Two Months ago my roommate drunkenly lost my small drone on a neighbors roof. Two months later after upgrading to a larger drone I attempted a rescue of the smaller drone using hooks I made from coat hangers. Here is the result.
A robotics company has unveiled a new drone that flies by itself and acts as your personal videographer.
“Lily” is described on the company’s website as the “world’s first throw-and-shoot camera.”
You place a tracking device on whatever you want the drone to follow, throw it up into the air when you’re ready to starting filming, and Lily will take it from there.
The camera shoots 1080p HD video, can snap pictures and also uses “computer vision” to monitor you. And unlike other drones, Lily will also record and sync audio through the tracking device.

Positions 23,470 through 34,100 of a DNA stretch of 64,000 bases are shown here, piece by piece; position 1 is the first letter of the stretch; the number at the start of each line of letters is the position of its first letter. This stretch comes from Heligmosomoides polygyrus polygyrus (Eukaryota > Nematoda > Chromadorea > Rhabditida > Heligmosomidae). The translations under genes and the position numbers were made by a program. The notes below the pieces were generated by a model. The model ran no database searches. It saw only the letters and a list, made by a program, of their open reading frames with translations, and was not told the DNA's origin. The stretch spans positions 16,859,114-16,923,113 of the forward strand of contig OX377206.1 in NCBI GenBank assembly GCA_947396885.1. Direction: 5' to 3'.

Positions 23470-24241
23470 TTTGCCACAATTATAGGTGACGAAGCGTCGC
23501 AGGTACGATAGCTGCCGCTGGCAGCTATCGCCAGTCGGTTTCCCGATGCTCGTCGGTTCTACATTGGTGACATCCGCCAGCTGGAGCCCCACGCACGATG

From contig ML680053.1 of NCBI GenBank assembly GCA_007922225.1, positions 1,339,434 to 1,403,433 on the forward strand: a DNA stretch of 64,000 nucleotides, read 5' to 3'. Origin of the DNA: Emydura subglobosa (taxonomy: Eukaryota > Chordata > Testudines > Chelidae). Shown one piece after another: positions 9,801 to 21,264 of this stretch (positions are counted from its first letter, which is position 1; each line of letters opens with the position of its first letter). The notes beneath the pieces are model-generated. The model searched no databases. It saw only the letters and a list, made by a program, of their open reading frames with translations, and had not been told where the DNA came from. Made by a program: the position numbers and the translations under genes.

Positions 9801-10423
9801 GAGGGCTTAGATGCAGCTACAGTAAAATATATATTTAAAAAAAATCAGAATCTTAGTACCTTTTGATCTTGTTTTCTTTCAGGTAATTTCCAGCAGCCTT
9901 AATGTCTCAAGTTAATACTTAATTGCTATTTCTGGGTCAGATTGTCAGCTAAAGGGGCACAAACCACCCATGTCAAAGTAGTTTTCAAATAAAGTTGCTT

The promotional video above shows the device in action, which looks pretty cool, although it probably takes a while to build up the courage to throw your expensive new gadget off a bridge.
The drone is waterproof and also floats, however, so if the 20 minute battery time expires while over a body of water, you won’t have to go sprinting after it like these guys did.
Lily was invented back in 2013 by two students at UC Berkeley, Antoine Balaresque and Henry Bradlow, but was officially launched Tuesday.
“It’s not the future of drones,” writes Wired, who got to test out the device. “It’s more like the future of the point-and-shoot.”
It’s currently $499 during the pre-sale, but the price will eventually go up to $999.
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